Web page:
The pioneering Molecular Cartography workflow features proprietary, highly multiplexed, single-molecule fluorescence in situ hybridization technology, which offers three-dimensional spatial context at subcellular resolution while maintaining sample integrity, all in a fully automated process. Unlike other approaches, the Molecular Cartography system provides the required sensitivity, specificity, and workflow convenience to elucidate the cell’s complex transcriptional landscape without destroying the tissue section or cell culture sample. This innovative approach was designed for the multiplexing needs of most scientists for basic, translational, and clinical research. The underlying technology is modular and flexible and is expected to incorporate the interrogation of DNA, protein, and metabolomic data layers in the future.

“The installation of our first commercial Molecular Cartography workflows is an incredible milestone for Resolve Biosciences. In just two years, we have had the pleasure of working with many world-renowned research institutions as part of our early access program and commercial service offering. These efforts have already resulted in multiple submitted manuscripts and peer-reviewed scientific publications,” said Jason T. Gammack, co-founder and CEO of Resolve Biosciences. “We are now focused on scaling our commercial operations to meet pent-up demand and empower more scientists with the tools needed to push the boundaries of science and gain new insights that are not possible with other approaches.”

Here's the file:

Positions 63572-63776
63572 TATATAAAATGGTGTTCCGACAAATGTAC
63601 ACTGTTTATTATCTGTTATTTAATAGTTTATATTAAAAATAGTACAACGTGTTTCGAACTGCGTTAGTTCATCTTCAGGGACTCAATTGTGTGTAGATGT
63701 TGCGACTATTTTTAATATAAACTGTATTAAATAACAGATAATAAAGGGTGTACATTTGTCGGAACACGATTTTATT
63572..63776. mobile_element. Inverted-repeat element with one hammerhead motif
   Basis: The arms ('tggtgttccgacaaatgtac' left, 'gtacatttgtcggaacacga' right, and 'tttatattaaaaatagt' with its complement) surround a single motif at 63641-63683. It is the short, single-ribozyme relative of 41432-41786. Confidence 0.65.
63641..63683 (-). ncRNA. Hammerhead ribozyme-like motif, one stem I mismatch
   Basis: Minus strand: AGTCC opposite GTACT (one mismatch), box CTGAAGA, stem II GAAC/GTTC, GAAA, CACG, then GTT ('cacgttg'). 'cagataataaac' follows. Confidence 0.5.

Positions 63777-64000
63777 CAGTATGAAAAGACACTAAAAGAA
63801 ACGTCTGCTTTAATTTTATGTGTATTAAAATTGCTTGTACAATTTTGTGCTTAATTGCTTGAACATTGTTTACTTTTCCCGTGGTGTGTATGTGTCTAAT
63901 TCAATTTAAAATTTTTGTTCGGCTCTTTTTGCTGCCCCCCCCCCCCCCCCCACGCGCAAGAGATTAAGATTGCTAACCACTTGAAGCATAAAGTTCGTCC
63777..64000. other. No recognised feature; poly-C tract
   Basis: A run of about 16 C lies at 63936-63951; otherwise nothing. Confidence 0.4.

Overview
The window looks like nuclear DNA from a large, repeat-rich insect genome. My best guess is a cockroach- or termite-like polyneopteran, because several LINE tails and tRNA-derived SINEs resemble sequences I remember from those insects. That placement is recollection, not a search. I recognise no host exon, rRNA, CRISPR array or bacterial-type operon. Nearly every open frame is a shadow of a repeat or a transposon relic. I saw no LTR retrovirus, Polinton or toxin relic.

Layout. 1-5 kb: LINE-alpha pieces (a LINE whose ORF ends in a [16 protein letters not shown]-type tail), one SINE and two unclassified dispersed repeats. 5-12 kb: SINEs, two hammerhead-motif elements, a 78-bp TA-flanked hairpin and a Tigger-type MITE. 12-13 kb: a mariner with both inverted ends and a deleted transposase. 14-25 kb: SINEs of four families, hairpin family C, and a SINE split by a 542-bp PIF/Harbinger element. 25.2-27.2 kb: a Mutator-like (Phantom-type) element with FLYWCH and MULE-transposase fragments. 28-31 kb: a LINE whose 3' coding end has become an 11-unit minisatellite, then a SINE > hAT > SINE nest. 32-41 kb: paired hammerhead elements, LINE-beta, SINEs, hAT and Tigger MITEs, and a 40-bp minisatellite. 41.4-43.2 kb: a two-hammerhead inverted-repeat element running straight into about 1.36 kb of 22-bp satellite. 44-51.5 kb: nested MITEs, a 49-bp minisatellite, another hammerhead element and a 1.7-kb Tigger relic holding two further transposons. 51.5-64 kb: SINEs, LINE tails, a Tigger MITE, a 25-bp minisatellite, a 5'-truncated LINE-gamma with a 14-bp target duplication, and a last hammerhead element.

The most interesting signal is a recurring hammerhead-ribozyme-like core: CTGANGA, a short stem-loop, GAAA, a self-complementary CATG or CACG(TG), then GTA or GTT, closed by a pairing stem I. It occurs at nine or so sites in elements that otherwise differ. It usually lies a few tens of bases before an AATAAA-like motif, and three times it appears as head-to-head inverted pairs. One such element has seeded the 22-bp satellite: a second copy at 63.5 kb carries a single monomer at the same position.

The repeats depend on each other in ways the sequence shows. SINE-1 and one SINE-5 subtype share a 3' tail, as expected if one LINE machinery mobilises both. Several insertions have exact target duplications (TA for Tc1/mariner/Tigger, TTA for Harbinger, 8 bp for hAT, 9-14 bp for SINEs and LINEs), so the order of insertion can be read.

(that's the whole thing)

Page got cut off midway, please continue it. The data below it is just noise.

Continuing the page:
Resolve Biosciences is the premier gold sponsor of the AGBT General Meeting, taking place this week in Orlando, Fla. The company is showcasing the latest scientific advances made possible by its Molecular Cartography workflow during the meeting. More than 20 leading biologists, virologists, and other scientists will be presenting posters and talks, sharing data on how they are using the innovative technology to resolve a wide variety of complex biological challenges. The Gold Sponsor Workshop and Lunch will feature presentations by Michael Snyder, PhD, Stanford Ascherman Professor, Chair of Genetics, and the Director of the Center of Genomics and Personalized Medicine at the Stanford University School of Medicine, and Nikolaus Rajewsky, PhD, Professor of Systems Biology at the Max-Delbrück-Center for Molecular Medicine, in the Bonnet Creek Ballroom Salon I-VI at 12 pm ET on Tuesday, June 7, 2022.

About Resolve Biosciences

Resolve Biosciences is applying the power of Molecular Cartography™ to enable scientists to gain new insights based on the highest-resolution view of spatial biology. The platform features the company’s proprietary, highly multiplexed, single-molecule detection technology, which offers full spatial context at subcellular resolution, all in a fully automated workflow that preserves the sample tissue. The Molecular Cartography technology offers unparalleled sensitivity and specificity that helps scientists detect individual transcripts and rare signals to interpret fundamental biology and rapidly advance the understanding of complex biological questions in critical fields such as oncology, neuroscience, infectious disease, and agriculture. Resolve Biosciences is privately held and based in Monheim am Rhein, Germany, with a North American facility and laboratory in San Jose, Calif. For additional information, visit

Resolve Biosciences, the Resolve Biosciences logo, and Molecular Cartography are trademarks of Resolve Biosciences.

Media Contacts

Resolve Biosciences
Andrew Noble
+1 (415) 722-2129
[email protected]